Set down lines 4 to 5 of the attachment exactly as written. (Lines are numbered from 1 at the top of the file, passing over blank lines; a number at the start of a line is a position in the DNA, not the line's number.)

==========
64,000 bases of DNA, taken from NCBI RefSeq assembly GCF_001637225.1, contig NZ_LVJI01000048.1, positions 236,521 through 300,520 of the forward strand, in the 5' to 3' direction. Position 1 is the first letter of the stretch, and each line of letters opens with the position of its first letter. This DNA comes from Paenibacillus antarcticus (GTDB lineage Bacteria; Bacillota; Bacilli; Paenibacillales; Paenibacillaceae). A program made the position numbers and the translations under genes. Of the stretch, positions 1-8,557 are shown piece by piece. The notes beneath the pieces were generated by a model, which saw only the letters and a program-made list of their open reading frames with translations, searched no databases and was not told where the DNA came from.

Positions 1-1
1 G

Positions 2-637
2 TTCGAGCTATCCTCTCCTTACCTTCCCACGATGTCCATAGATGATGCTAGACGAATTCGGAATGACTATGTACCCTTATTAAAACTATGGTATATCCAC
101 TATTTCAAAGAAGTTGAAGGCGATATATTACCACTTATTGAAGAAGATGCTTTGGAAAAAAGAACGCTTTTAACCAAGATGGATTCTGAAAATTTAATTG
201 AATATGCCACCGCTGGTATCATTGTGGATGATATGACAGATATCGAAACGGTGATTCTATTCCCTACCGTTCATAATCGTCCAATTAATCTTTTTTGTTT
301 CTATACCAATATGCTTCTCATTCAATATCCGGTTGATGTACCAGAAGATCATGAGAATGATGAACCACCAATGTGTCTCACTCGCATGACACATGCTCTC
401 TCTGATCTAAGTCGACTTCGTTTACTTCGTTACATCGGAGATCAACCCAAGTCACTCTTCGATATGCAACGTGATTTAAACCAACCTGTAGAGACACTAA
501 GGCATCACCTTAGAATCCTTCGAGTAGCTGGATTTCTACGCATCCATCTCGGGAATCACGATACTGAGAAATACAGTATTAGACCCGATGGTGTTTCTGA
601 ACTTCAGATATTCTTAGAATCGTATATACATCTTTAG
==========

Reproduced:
Positions 2-637
2 TTCGAGCTATCCTCTCCTTACCTTCCCACGATGTCCATAGATGATGCTAGACGAATTCGGAATGACTATGTACCCTTATTAAAACTATGGTATATCCAC